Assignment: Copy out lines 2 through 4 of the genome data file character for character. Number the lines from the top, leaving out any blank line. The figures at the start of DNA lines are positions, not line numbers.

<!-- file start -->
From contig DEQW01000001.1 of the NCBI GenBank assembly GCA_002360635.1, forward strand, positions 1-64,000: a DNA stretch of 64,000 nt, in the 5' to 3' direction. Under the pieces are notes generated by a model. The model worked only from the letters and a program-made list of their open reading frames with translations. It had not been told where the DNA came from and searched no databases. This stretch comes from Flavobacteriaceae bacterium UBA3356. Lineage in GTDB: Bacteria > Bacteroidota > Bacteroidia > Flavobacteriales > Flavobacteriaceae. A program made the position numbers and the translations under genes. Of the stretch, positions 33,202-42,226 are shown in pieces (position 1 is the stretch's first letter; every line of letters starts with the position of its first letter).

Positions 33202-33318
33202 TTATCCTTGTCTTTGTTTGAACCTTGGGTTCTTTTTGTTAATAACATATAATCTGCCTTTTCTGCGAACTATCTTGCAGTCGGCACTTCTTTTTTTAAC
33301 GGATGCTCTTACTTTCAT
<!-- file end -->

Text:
Positions 33202-33318
33202 TTATCCTTGTCTTTGTTTGAACCTTGGGTTCTTTTTGTTAATAACATATAATCTGCCTTTTCTGCGAACTATCTTGCAGTCGGCACTTCTTTTTTTAAC
33301 GGATGCTCTTACTTTCAT